With free agency underway and the draft just a couple of weeks away, what areas have the Chiefs already improved on and what areas have they gotten worse?
It was clear after the debacle of Super Bowl LV, that the Kansas City Chiefs were going to need some help this offseason if they wanted to hoist the Lombardi Trophy once again. In that game, the Chiefs failed to score a touchdown and lost by double-digits for the first time in quarterback Patrick Mahomes’ young career.
They became only the third Super Bowl team to not come away with at least a touchdown. There were clear offensive struggles, mostly on the depleted offensive line, but there were also miscues between the receivers and Mahomes.
Defensively, they were outmatched and heavily penalized. Upgrades on both sides of the ball would certainly be warranted. So, with the draft remaining and training camp hopefully starting in July, have the Chiefs improved their roster, or is it looking worse for the upcoming 2021 season?
Here are three areas where the Chiefs have improved.
The Chiefs went out and signed one of the more coveted offensive line free agents this offseason in Joe Thuney. Thuney comes from New England and is only 28 years old and has played and started in every game since joining the league in 2016. In that time, he has only given up 33 total pressures.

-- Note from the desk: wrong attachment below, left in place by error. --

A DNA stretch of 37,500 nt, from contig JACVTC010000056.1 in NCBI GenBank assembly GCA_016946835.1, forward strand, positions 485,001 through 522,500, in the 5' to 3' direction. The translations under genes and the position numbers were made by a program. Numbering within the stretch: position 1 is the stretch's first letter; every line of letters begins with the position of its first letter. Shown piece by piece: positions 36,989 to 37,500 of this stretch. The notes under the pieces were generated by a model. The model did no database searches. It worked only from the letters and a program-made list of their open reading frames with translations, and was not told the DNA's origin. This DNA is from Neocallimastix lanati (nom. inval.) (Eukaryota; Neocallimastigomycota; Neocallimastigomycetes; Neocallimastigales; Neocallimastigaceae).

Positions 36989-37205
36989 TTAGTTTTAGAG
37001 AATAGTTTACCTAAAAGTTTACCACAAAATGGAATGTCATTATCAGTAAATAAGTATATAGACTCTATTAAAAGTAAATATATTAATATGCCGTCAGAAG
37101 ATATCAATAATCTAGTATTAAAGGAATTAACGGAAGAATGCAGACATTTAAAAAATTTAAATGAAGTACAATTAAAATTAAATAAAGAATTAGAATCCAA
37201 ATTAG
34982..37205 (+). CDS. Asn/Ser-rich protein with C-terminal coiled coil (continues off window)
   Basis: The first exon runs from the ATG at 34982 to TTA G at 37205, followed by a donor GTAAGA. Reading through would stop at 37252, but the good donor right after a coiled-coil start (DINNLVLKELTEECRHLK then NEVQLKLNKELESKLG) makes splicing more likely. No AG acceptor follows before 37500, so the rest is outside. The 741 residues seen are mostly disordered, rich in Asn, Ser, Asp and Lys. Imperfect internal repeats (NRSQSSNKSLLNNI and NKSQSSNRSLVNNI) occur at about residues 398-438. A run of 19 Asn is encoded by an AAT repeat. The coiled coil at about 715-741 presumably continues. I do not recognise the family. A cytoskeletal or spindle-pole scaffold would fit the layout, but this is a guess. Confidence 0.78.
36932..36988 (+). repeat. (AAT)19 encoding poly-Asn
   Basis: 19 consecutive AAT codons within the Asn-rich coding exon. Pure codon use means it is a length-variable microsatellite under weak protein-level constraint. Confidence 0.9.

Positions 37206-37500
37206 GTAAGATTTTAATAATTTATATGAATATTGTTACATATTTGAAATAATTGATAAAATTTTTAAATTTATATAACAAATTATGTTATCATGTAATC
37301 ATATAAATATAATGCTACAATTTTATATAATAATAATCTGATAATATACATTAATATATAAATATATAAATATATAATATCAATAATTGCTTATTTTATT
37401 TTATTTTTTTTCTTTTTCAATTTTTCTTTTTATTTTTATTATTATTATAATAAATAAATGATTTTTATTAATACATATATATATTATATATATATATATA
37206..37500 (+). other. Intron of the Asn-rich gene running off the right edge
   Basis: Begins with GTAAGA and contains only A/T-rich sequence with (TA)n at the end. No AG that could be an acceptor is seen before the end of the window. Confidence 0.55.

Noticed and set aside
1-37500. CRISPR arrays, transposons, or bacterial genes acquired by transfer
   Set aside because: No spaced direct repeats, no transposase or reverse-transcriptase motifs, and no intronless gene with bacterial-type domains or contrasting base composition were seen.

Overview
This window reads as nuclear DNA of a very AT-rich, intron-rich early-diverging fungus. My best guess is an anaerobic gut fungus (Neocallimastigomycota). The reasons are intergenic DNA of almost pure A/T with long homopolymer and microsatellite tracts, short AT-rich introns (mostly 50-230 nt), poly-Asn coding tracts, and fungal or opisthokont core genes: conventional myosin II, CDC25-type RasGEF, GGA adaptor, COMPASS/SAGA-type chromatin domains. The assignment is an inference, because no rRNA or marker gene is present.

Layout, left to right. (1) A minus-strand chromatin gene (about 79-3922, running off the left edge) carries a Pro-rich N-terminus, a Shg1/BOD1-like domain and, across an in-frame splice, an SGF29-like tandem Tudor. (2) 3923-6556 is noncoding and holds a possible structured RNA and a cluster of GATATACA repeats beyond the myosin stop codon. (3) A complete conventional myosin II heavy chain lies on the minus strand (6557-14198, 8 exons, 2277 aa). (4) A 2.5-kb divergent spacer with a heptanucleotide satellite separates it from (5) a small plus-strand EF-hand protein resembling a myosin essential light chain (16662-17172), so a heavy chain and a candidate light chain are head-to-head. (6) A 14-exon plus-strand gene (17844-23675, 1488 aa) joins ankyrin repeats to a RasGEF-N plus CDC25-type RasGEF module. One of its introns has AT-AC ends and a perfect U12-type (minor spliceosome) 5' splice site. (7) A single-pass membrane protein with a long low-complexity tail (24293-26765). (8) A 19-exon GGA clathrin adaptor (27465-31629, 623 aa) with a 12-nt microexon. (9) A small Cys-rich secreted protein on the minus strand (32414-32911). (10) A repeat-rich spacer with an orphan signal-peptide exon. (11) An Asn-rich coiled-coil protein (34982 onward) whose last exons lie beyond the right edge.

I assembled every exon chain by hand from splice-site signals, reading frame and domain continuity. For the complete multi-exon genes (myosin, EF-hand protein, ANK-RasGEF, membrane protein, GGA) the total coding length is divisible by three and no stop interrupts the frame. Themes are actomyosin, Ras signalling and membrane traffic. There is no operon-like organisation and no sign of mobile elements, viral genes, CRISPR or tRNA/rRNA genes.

Kansas City also brought in long-time veteran and three-time pro-bowler Kyle Long. When healthy, Long was one of the NFL’s best offensive guards. However, various injuries limited Long to eight games in 2016 and ’18, 10 games in 2017, and just four games in 2019. Long retired after the 2019 season to recover from a serious hip injury but is apparently good to go and will provide some nice depth for the Chiefs this season.
The Chiefs didn’t stop there though. As the Athletic’s Nate Taylor reported, the Chiefs signed center Austin Blythe to a 1-year deal.
Blythe has spent most of his career with the Rams and has started 48 games at the center position. He should be a slight upgrade over former center Austin Reiter.
It should also be noted that the Chiefs will be able to retain the services of guard Laurent Duvernay-Tardif, so he will also be added to the interior line depth.
The Chiefs made a big splash signing on the defensive side of the ball when they signed former Seahawk defensive tackle Jarran Reed. Pairing Reed in the interior alongside Chris Jones should help both players see more one-on-ones, according to ESPN’s Adam Teicher. Pass rush was also something that the Chiefs were having problems generating in last season’s Super Bowl. The result was Tom Brady being able to pick apart the Kansas City secondary.
Back-up Tight End
A quieter move that the Chiefs made this offseason was bringing back tight end Blake Bell. Bell was a backup tight end for the Chiefs during the Super Bowl season in 2019 but signed with Dallas last offseason. Now that he is back, he becomes an upgrade over Deon Yelder, Nick Keizer, or Ricky Seals-Jones. Plus, he has this awesome touchdown in the playoffs that lead to one of the coolest endzone celebrations from Eric Fisher.